Writing A Script Treatment
For our Short Film Scriptwriting Competition we are asking for a ‘Treatment’, but what exactly is one?
A Script Treatment is a written document put together by a writer, normally after they have researched and planned their film ‘idea’ but before they write the first draft of their screenplay. Treatments generally read like a short story, but are told in the present tense and describe events as they happen.
PQATV are looking for treatments that tell us what your film is about and what happens in your film …… intention and action & character and plot!
It should cover…..
A 1 paragraph oveview (roughly a third of a page) that incudes:
1. Genre and theme – for example,a mistaken identity comedy (the genre) about learning to be yourself (the theme).
2. Main character/s introduction – name, age, appearance, character traits. For example, Jack is 14 with dark messy hair. He has very bad time keeping and is always late when arranging to meet up with his friends.
3. Setting – where is the story set, ie, rural or city, by the coast or inland, indoors or outdoors, what is your main location. For example, the film is set in a large city, the main action takes place inside a cinema complex.
Followed by a 2 paragraph synopsis (roughly two thirds of a page) detailing the plot:
The main character/s introduction – how is the audience introduced to the character, what are they doing, how does it relate to the plot that will follow, what does the audience learn about the main character/s.
The beginning – What is the “Inciting Incident” – the plot element that kicks starts the story and / or changes the course of your characters life – this should happen very early on in a short film.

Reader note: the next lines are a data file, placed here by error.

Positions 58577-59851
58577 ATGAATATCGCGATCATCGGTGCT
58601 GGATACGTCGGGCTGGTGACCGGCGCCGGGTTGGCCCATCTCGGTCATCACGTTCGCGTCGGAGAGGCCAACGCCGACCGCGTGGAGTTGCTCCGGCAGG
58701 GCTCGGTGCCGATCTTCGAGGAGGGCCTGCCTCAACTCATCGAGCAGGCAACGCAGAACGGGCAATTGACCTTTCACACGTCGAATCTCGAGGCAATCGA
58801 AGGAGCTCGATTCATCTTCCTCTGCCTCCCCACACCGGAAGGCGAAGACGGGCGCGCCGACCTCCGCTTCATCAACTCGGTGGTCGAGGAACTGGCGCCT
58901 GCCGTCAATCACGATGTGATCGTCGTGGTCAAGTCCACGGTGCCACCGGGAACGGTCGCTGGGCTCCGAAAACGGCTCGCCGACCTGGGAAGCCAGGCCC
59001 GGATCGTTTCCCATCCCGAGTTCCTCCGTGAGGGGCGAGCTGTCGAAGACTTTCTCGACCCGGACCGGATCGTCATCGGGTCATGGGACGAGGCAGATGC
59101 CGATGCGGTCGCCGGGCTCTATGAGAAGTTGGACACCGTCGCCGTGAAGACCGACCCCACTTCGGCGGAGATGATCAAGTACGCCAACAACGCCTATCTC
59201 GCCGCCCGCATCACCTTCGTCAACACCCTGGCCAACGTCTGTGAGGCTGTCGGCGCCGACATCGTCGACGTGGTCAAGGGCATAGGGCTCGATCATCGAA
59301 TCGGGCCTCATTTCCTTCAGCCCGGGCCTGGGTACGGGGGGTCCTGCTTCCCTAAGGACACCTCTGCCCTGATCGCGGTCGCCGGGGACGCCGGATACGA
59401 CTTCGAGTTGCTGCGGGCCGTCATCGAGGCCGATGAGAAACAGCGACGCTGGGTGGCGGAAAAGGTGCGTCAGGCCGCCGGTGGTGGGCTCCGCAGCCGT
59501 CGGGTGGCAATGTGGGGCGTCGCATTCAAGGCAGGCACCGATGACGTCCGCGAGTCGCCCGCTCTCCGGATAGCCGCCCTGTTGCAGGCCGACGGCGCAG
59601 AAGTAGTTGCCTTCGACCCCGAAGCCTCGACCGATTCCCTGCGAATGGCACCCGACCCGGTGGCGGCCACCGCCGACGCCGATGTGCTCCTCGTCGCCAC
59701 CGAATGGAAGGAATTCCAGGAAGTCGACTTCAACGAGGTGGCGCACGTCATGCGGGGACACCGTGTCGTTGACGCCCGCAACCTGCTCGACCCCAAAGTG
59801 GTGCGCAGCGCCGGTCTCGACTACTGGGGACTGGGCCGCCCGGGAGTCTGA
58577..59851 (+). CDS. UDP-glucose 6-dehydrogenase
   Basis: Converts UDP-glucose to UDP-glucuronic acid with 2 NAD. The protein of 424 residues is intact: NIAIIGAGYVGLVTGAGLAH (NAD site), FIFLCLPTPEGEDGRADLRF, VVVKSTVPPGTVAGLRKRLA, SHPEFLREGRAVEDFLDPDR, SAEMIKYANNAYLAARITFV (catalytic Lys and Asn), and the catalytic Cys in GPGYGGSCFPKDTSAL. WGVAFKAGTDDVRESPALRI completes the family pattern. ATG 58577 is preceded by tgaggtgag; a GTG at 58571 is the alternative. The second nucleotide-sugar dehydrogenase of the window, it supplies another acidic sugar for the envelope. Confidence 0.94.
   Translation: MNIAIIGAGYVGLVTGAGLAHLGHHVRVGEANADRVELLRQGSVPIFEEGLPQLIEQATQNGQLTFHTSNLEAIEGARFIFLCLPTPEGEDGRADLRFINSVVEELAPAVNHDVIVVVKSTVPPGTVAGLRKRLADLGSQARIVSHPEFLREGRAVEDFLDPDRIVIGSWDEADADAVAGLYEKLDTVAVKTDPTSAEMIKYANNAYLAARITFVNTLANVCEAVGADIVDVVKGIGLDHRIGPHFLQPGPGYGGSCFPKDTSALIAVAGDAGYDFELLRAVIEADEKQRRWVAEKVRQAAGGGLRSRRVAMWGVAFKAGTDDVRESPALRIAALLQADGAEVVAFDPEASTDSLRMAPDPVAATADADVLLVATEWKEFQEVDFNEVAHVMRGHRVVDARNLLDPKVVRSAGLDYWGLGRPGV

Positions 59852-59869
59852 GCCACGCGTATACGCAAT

For example, the inciting incident in Toy Story would be Buzz Lightyear’s arrival which threatens Woody’s position as Andy’s favourite toy, causing him to lose his identity and sense of self. Which in turn results in both Woody and Buzz getting stuck in the bedroom of Andy’s nasty neighbour Sid.
The middle – Generally the longest section of a script.How does the inciting incident effect your main character/s and the plot.
For example, in a classic hero quest film the hero would face a series of obstacles to achieve their quest during the middle section. This would lead to a point where it seems like ‘All Is Lost’ and that the hero may not fulfil his quest. In the final showdown the hero faces his biggest challenge yet and ultimately succeeds (or not).
In the example of Toy Story, it is Woody and Buzz Lightyear’s go on a quest facing numerous obstacles to try and get back to Andy that make up the middle of the film.
The End – The final showdown should lead into the end of the film, “the resolution”. How is the main character/s able to overcome the inciting incident (if in fact they were able to overcome it), will they be forever changed for good or bad by this, what have they learned (if anything)?
For example, the resolution of Toy Story is Woody and Buzz making their way home to Andy’s bedroom and also learning to tolerate each other.
Some films (not all!) also have a twist ending after the resolution, which you may want to include in your script treatment.
If you have any questions you can always contact us at firstname.lastname@example.org
* competition open to current PQA students and PQA Alumni under the age of 20 only.